Jump to Main Content

How I celebrated Small Business Month: Terri Millar

In celebration of Small Business Month, Meridian’s small business teams chose to dedicate time and talent to Member organizations that contribute to the communities where employees live and work. Small Business Advisors who participated contributed four hours of volunteer time – two professional and two personal – to not-for-profit organizations supporting causes they care about.
Small Business Advisor: Terri Millar
Not-for-Profit: The Guelph Food Bank
Q: How does The Guelph Food Bank impact the community and the people that live in it?
TM: The Guelph Food Bank provides food, clothing and basic supports for people in Guelph that are in need. The organization also provides supplies to other service groups as well. As of January 2018, the food bank converted from a food hamper model to a grocery-shopping model, where clients receive points and use those points toward acquiring food and supplies from what’s available on the shelves.
Q: What did you do as part of your volunteer hours?
TM: Four of us volunteered together on the same day. We started in the warehouse, sorting the community donations received during the Thanksgiving food drives. After that, myself and another colleague restocked shelves in the grocery store. It was our responsibility to merchandise the food professionally to ensure a positive shopping experience for clients. We only had the afternoon to complete that work, which is a short window of time to get the grocery store ready for the next morning’s clients.
Q: Why do you feel it’s important to celebrate Small Business Month?
TM: Small businesses and entrepreneurs are the spirit of our community. Individually run businesses and family-owned operations are hard work. It is important to show our appreciation, respect and gratitude for these people and their efforts in terms of providing jobs, services and income for our community.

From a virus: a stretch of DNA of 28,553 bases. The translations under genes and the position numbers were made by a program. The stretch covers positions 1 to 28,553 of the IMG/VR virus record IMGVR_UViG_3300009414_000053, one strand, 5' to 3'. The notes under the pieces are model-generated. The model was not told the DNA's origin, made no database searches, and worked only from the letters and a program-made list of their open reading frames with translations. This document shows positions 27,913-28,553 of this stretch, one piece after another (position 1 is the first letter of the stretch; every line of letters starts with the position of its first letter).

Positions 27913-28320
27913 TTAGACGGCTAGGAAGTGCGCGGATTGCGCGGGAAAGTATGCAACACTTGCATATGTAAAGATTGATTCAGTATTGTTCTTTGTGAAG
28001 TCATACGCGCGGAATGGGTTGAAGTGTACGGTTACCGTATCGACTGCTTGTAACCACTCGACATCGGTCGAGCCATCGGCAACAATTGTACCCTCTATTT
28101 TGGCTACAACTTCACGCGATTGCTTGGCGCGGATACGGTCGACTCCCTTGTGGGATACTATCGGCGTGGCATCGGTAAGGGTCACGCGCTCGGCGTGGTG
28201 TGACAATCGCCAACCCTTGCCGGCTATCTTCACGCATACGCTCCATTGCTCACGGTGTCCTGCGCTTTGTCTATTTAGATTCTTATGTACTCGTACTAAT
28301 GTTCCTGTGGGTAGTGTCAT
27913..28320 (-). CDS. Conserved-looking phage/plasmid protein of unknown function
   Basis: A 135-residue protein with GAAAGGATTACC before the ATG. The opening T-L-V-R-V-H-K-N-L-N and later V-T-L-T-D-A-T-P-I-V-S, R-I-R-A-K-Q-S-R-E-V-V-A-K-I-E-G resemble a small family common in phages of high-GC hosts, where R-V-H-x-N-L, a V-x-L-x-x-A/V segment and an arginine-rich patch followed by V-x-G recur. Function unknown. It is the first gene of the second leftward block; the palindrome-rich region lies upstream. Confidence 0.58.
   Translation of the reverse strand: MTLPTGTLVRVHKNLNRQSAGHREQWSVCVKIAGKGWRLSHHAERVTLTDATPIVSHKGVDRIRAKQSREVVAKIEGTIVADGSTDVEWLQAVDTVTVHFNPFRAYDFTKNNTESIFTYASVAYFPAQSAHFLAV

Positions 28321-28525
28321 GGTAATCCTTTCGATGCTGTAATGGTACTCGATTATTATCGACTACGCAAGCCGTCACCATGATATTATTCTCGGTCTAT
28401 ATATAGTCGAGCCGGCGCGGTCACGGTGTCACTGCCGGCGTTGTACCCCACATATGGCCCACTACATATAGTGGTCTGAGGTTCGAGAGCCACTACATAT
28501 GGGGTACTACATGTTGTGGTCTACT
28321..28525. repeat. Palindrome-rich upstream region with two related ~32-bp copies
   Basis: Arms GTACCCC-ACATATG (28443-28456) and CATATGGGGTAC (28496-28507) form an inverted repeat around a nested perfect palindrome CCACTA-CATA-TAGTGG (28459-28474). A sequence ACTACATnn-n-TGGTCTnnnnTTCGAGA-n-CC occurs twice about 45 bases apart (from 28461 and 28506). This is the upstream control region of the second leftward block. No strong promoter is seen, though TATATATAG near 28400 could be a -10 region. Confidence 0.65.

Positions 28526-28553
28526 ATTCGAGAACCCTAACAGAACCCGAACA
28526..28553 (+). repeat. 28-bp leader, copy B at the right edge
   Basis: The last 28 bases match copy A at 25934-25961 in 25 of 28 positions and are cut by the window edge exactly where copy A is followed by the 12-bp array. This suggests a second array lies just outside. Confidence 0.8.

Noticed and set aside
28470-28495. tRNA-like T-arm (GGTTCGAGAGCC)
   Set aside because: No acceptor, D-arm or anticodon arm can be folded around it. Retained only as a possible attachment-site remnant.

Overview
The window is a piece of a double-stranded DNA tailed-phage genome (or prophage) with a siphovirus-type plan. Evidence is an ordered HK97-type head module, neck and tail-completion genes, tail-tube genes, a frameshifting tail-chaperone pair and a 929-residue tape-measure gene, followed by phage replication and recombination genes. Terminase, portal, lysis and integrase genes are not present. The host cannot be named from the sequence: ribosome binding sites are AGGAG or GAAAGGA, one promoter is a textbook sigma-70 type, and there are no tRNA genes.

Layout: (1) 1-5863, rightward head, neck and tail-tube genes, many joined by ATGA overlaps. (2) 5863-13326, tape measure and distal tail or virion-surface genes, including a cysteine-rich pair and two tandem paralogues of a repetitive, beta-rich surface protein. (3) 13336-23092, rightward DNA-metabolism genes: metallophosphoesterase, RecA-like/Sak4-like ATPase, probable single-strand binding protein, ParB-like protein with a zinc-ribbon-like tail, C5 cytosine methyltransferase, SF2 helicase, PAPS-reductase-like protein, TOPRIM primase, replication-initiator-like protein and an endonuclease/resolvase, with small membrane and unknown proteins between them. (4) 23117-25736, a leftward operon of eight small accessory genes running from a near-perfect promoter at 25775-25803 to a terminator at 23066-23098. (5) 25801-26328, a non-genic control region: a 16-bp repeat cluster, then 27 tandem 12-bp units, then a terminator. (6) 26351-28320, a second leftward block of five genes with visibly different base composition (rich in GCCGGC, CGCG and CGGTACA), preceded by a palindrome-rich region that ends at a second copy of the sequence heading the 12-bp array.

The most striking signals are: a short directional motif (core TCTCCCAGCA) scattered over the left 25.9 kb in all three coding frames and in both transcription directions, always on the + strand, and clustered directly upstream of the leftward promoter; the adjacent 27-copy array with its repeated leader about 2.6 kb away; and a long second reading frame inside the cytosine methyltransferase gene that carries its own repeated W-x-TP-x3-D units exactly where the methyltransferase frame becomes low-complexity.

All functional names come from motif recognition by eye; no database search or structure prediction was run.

Q: What did it mean to you to celebrate Small Business Month by volunteering with an organization that supports the community where you live and work?
TM: For me personally, it’s in my DNA. I grew up in Guelph. It’s my home. I have always been an active volunteer in my personal life. But I am so humbled to work for an organization that fosters the expectation that we, as employees, give back to the community.
The Associate Director of the food bank and her husband also own a business and are Meridian Members. I felt proud calling her and telling her that we chose to volunteer at the food bank to celebrate Small Business Month. While we were working, her husband came by to thank us. We took photos, and had a chance to talk business as well. There was mutual appreciation – from us for the work that the food bank is doing to support the community, and from them for Meridian’s support as a financial and community partner.
Q: In your opinion, how does celebrating Small Business Month by volunteering in the community align with Meridian’s beliefs, values and culture?
TM: Our company statement emphasizes actively engaging in the community, building it and supporting it. That value is an integral part of our corporate culture and daily activities. As Meridian employees, we roll up our sleeves and get out there. Our community involvement is never just about writing a cheque or putting up a banner. Employees – and their families – hand out food to volunteers, work start lines of races and greet clients at the food bank. It’s never a matter of being “volun-told.” We volunteer enthusiastically, and we are encouraged to do so.
Q: What stuck out most for you about your Small Business Month volunteer experience?
TM: When you first walk into the food bank, you see an abundance of food. Immediately, I thought to myself, “wow, the Thanksgiving food drives must have been so successful!” But then we learned how much food it actually takes to feed everyone in need in the city of Guelph. By the end of October, the food bank needs to have 90,000 pounds of food. When we were there, the total was only at 58,000 pounds.
I felt a real sense of gratitude for my own food security. Many people in Guelph don’t know where their next meal is coming from. It gave me a new perspective about my relationship to food in terms of dented cans and expiry dates. We are so quick to waste. I think that all of us that volunteered that day were very humbled. I know one of my colleagues was so moved emotionally by the whole experience that she and her husband have now committed to volunteer regularly and support the food bank’s critical work.
Typically, we often worry about taking four hours out of the office because things won’t get done. But four hours won’t make or break my career. It’s important to stop and dedicate time to the community. At the end of my experience at the food bank, I felt rejuvenated and re-energized with a renewed sense of gratitude for how blessed I am. I also felt proud to work for an organization that encourages and values giving back to those less fortunate.

Read more stories and insightful articles here.